Dietary recommendations continue to be one of the most confusing topics in modern medicine simply because of the paucity of good data and the complexity of randomization within these studies. It seems like every day something new comes out challenging the peaceful paradigm of what seems intuitive. The most widely accepted dietary regimen for the last 40 years is the Mediterranean Diet which advocated largely plant-based foods, unsaturated fats such as olive oil, and copious fruits and vegetables. As part of this, it is postulated that red meats should be limited to only a few meals per month; many prominent Cardiologists support this recommendation as part of the plant based diet, which has gained tremendous popularity.
An article published by Dr. Daniel Dressler et al in the Annals of Internal Medicine October 2019, however, raises eyebrows to the data behind these recommendations. Because of the significance of this, this article was even highlighted as one 12 significant “guideline changing” articles within NEJM Guideline Watch 2020.
As part of the study, an independent research panel scoured literature underpinning associations between red meat consumption and multiple disease markers, and highlighted several concerning limitations: Most studies were observational studies with high risk of bias, poor statistical methodology, and inordinate amounts of cultural and population bias. Meta-analysis of 12 randomized controlled trials with over 10 year follow-up on all cause mortality (including cancer markers, heart disease, development of diabetes, etc.) showed no statistical significance between patients who consumed high or low quantities of red meat. This difference was defined by greater than 3 servings reduction in red meat per week; does this mean that patient’s with even tighter reduction in red meats would yield the same result? What about outcomes from those consuming extremely high quantities of red meat? We don’t know! This article supports the ambiguity here, and highlights the need to perform more research prior to defining causation.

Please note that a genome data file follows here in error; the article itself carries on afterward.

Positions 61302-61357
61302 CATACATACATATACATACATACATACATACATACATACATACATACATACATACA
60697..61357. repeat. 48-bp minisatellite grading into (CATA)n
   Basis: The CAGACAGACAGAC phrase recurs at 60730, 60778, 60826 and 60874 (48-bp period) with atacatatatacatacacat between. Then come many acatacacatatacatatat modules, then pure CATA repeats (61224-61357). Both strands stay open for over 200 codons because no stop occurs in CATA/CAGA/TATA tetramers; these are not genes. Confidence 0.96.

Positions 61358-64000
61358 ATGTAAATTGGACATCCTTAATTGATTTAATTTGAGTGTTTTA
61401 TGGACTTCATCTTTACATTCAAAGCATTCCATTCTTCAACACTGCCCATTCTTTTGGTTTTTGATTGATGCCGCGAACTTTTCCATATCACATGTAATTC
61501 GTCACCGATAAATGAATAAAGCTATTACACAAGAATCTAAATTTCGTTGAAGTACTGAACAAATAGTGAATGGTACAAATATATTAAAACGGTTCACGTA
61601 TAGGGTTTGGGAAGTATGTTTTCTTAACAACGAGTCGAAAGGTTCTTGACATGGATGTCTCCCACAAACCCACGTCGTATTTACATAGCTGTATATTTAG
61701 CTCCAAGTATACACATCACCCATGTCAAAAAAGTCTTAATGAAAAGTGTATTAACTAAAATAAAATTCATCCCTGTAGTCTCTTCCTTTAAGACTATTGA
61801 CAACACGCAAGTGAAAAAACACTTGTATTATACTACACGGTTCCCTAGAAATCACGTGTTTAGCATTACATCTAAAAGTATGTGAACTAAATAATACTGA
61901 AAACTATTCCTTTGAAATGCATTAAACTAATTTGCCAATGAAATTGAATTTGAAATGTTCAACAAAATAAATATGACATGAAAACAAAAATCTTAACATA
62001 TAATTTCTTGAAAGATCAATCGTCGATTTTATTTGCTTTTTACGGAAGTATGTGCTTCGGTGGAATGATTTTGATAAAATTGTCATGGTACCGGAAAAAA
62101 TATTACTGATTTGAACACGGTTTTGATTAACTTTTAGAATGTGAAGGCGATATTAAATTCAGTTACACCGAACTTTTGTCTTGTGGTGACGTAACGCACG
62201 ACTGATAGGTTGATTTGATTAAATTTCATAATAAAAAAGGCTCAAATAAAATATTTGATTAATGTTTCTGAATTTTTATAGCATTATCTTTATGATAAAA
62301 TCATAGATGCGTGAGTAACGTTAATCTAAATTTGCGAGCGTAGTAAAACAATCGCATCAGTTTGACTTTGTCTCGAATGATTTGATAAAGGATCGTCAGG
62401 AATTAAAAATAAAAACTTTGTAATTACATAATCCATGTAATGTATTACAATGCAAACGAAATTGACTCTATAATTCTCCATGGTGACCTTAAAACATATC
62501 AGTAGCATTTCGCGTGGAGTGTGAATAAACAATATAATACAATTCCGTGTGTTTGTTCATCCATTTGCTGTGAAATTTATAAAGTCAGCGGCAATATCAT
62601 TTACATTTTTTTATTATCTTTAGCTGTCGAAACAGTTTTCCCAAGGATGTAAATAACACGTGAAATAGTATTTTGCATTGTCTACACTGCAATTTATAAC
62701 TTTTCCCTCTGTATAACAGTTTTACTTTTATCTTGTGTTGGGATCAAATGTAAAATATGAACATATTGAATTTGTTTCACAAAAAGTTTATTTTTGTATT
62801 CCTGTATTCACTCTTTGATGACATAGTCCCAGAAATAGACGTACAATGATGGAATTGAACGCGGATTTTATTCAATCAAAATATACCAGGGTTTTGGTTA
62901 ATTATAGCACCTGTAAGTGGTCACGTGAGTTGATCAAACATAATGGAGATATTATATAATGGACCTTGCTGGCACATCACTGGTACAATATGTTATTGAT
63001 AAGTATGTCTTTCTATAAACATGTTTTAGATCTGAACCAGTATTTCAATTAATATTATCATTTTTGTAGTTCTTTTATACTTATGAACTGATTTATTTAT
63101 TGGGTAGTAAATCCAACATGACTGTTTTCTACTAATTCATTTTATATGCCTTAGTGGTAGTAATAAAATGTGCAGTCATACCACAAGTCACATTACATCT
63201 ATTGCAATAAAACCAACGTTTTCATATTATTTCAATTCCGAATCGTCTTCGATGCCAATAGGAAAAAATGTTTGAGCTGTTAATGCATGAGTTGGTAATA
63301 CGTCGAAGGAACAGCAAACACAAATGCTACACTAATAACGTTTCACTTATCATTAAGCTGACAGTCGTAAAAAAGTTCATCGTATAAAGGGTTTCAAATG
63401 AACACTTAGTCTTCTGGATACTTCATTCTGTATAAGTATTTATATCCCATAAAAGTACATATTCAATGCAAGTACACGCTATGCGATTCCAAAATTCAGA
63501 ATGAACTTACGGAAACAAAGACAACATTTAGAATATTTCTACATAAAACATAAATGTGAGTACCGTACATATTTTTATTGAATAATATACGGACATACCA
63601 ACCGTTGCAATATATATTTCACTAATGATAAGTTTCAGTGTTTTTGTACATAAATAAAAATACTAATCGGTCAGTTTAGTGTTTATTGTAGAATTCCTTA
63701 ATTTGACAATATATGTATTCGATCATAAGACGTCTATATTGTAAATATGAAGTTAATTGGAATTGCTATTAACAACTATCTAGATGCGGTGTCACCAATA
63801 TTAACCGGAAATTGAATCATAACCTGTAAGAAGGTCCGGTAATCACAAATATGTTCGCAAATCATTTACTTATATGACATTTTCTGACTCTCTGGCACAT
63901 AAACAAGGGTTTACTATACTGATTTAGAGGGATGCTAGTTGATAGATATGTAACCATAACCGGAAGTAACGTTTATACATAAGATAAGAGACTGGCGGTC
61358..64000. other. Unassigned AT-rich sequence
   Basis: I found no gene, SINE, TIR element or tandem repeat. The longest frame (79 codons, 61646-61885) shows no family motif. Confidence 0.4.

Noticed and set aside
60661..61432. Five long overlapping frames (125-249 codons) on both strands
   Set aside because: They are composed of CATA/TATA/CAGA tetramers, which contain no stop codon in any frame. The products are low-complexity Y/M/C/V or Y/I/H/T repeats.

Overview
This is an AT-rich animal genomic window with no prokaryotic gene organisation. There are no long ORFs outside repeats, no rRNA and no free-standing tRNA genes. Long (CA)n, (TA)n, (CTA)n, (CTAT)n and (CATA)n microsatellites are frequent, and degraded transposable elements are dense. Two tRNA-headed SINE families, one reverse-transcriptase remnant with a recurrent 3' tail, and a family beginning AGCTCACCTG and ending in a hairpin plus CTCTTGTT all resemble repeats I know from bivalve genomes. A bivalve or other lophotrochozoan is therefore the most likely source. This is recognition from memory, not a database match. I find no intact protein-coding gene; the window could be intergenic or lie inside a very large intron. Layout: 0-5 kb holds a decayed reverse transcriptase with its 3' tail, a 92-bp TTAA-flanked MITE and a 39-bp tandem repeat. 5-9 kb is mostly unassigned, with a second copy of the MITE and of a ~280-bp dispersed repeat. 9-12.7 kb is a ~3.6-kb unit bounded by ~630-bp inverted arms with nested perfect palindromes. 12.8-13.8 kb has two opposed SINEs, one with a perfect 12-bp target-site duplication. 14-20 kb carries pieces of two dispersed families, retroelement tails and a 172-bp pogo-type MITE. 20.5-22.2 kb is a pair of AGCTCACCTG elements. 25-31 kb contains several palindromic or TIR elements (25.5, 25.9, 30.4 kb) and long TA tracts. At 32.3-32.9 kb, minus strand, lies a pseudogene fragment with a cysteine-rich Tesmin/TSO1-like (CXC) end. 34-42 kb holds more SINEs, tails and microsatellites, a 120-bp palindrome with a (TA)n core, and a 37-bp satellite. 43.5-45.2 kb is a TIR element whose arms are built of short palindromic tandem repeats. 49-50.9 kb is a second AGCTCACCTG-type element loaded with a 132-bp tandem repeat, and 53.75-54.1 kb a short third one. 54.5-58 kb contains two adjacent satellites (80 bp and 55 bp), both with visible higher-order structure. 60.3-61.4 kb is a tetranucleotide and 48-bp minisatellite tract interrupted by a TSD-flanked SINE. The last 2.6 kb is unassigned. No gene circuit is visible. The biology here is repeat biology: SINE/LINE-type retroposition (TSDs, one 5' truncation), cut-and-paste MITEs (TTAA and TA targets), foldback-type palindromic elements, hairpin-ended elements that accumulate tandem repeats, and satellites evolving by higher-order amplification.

Nothing in the article argues harm from reducing red meat consumption, and personally I would recommend to continue to do so, but it highlights the need to question dietary regimens that seem too black and white amidst this enormously challenging and controversial field.
Dressler, Daniel MD et al. Guideline for Consumption of Unprocessed Red Meat and Processed Meat. Annals of Internal Medicine, Oct 1 2019.
B12 is one of the most widely supplemented vitamins, in part, because of its broad clinical significance. Most people correlate B12 levels to overall energy and vitality, but the broader implications may be more subtle. Below we highlight these lesser known elements:
1. B12 is synthesized by microorganisms and found in only trace amounts mostly in foods of animal origin, such as chicken or fish, yogurt, or cheese. This means that the absorption apparatus into the blood stream is ever so important. The most common cause of B12 deficiency (pernicious anemia) is due to impairment in transport simply because some people lack the critical enzyme to do so
2. B12 deficiency causes low energy through its direct impact on red blood cell production. In fact, B12 is needed for proper cell division which explains why large red blood cells are the diagnostic cue, even before anemia or fatigue develop. These changes are reversible and can be normalized with supplementation.
3. B12 is a critical vitamin involved in the myelin sheath of neuron development. This acts as the outer coat of your body’s electrical pathways. Imagine if you have frayed wires all throughout the circuitry of your old house? B12 deficiency often presents with balance and sensory issues but can evolve into a number of neurological diseases if left untreated.
4. Direct B12 testing is widely available to make a quick clinical diagnosis, but it becomes less clear when the value is borderline. Two other lab tests, homocysteine and methylmalonic acid are involved in B12 metabolism and important to confirm the diagnosis when in this gray zone. If both of these results are elevated it strongly supports a clinical need for supplementation.
5. Homocysteine is emerging as a risk factor for heart disease and stroke when elevated. If your homocysteine level is increased due to low B12 this is an easy solution to protect two of your most critical organs.
6. B12 comes in many formulations: IV, intramuscular, oral, sublingual, intranasal, and even transdermal patches. Patient’s even with pernicious anemia can find relief with high dose oral formulations (1-2mg daily), but intravenous and intramuscular formulations reach higher levels more quickly and reliably especially if pathology exists in the stomach or small intestine. Effective treatment will often correct blood abnormalities within 2 months and neurological symptoms within 6 months.
Stabler, Sally P. New England Journal of Medicine. 2013;368:149-160
Dr Viglione is an internal medicine concierge doctor in Santa Barbara, CA